These interests, full of the optimism of entrepreneurship, have convincingly beguiled governments, civil society organisations and UN agencies more widely that they have the means to solve all of the world’s problems, particularly with respect to economic growth and international development. Yet, all too often they turn out to be solutions in search of a problem, as has classically been the case with blockchain. They are grounded in the widespread belief that “Science” and the dominant current scientific method are not only the best, but also the only way that truth about the world can be conceptualised and expressed. However, while such scientism has proved to be very good at explaining in great detail how things work and how they can be developed, it has led to the creation of a “Science” that does not have the ability to reflect on its own construction.[xxvi] It lacks a moral compass. It is completely unable to address the thought that just because something can be done does not mean that it should be done. With its emphasis on what is (the “positive”) it does not have the ability to address what should be (the “normative). Scientists are fully responsible for the science that they do, both for its potential benefits, but also for its unintended negative consequences. They have a choice. They can serve the interests of global capital, or they can instead address issues of equity and equality, and work to create a fairer and more equal society.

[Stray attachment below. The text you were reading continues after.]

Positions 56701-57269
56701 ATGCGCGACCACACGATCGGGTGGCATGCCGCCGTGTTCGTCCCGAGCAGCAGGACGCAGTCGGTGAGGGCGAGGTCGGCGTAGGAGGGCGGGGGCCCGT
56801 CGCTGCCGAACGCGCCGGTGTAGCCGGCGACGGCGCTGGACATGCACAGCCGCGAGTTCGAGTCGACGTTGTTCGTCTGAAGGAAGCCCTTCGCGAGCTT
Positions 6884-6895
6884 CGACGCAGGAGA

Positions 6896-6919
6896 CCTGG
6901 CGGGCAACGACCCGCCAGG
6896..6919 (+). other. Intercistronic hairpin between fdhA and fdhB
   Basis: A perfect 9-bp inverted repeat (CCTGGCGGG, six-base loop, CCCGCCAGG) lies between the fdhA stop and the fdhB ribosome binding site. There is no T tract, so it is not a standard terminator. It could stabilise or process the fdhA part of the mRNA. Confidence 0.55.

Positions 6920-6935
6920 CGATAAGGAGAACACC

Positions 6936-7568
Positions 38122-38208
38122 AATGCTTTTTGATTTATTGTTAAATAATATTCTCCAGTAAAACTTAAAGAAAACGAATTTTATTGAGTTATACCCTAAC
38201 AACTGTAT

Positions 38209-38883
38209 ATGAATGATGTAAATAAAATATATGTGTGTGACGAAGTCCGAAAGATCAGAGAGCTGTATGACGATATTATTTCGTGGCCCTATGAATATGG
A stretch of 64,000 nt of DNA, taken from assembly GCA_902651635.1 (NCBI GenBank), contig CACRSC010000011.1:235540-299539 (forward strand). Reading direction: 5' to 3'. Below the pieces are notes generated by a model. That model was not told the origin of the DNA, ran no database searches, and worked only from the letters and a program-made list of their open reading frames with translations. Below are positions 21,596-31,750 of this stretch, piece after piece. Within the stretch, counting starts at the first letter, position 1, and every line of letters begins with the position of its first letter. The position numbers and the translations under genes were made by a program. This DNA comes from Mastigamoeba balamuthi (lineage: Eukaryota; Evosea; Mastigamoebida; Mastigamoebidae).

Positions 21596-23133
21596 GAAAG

A fundamental problem with the Global Digital Compact is thus that it is based on this flawed belief that trying technically to resolve challenges with detailed aspects of how the digital economy operates effectively will actually improve the life experiences of the majority of the world’s people. The seven issues it raises are all concerned with making the digital tech sector more efficient within a neo-liberal framework, so that the owners and shareholders of private sector companies can extract yet further profit and surplus value as more and more people are enslaved within their virtual worlds. It does not address the fundamental questions about the role of science, about the innovation fetish, about the kind of world that most people want to live in, or the false consciousness that has been woven about the good of science and technology,
The co-option of the UN by digital global capital